Braudel documents the emergence of social structures which are monitored by capitalist behaviors in Europe in the 12th century, especially in cities, and later nation-states, Venice (13th), Antwerp (16th), Amsterdam (17th) and then London (18th). This spirit organized conventions, as well as infrastructures where capitalists were monopolists and not entrepreneurs operating in competitive markets as they will be deified by Joseph Schumpeter. At that time, capitalists did not use free markets, and operated with the support of governments which did not search to organize free competition. They were already a kind of oligarchy exerting their power on the economic world, sometimes influent in the political scene. However, until the liberal watershed, capitalism was under the social control exerted by religion – and up to a certain extent the argument of Weber is right: in catholic countries to make profit was not a sign of God approbation- and by the feudal system and the sovereign. King Louis XIV of France, found that Nicolas Fouquet was becoming too rich and decided to have him imprisoned from 1661 until his death. The motto of Fouquet’s family was “Quo non ascendet?” “What heights will he not scale?”. To get this unlimited space for private accumulation it will be necessary to wait for the reign of the liberal paradigm.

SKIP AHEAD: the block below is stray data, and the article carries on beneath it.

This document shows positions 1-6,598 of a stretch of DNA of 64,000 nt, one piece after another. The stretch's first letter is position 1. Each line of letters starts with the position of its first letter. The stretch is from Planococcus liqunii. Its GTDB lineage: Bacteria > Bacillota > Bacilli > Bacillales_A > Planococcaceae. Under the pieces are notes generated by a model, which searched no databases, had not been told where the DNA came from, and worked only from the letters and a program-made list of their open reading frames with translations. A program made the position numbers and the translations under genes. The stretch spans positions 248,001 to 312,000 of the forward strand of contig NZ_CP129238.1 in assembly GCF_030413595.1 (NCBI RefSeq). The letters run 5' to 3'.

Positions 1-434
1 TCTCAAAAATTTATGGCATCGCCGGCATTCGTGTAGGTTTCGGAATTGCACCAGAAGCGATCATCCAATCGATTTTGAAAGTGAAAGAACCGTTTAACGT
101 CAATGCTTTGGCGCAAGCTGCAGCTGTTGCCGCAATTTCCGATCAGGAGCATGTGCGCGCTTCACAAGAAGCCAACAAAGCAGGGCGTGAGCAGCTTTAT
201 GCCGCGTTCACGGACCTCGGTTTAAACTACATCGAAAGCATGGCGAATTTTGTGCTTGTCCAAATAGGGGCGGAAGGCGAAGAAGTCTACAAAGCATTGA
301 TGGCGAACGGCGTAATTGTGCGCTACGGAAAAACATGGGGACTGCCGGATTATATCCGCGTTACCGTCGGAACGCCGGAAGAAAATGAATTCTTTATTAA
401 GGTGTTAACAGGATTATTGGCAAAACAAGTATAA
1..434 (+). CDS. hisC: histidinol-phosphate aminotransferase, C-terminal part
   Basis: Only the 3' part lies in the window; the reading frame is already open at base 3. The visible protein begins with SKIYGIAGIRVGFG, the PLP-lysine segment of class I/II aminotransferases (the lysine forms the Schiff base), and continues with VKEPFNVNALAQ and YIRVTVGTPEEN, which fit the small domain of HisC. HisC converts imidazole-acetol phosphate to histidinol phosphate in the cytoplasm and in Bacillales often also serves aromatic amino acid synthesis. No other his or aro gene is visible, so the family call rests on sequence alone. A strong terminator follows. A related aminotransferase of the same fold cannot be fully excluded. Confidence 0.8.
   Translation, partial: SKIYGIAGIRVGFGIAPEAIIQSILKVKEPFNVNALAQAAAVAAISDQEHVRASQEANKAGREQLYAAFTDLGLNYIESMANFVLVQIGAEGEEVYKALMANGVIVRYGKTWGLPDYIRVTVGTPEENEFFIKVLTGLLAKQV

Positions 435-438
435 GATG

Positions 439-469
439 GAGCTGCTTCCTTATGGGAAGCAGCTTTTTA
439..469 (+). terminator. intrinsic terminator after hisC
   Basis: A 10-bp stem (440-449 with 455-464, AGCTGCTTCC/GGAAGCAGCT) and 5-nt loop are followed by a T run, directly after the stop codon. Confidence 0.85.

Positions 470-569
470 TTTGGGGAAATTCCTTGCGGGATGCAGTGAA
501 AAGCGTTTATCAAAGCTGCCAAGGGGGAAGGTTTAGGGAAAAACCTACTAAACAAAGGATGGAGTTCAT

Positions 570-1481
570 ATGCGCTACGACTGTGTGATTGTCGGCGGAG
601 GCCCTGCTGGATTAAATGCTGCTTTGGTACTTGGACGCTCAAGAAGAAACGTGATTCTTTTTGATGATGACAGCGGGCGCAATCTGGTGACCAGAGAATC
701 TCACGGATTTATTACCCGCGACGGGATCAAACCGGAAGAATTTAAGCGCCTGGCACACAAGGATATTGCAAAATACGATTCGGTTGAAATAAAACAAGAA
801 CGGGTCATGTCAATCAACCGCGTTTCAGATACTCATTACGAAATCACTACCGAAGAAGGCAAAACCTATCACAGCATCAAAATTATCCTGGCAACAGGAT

Not only, free, and unlimited appropriation – by market means- was allowed and warranted, but absolute freedom for any individuals, allowed them to behave without social or personal constraints. The age of liberty severed the traditional links between people and almost no behavior could be repressed in the name of vanishing religious values, and led to the end of old feudal traditional relationships. Let’s quote Marx and Engels who comment the spirit of what they call “the bourgeoisie” which took on the aristocracy as the dominant class: “no other nexus between man and man than naked self-interest no more place for sentiment, just “the icy water of egotistical calculation” and that single, unconscionable freedom – Free Trade. In one word, for exploitation, veiled by religious and political illusions, it has substituted naked, shameless, direct, brutal exploitation.”
This description by Marx and Engels expressed what Polanyi later worded “disembedding the market” (p. XXV) from the society, and Polanyi explained “labour and land are no other than the human beings themselves of which every society consists and the natural surroundings in which it exists. To include them in the market mechanism means to subordinate the substance of society itself to the laws of the market” (p. 75). As a matter of fact that was not the law of the market who dominated concretely, but the powers of capitalists who became authorized to hire people freely, that is to say to exploit the labour force as any other resource, efficiently, to make a profit maximum, as Marx showed the mechanisms in his books.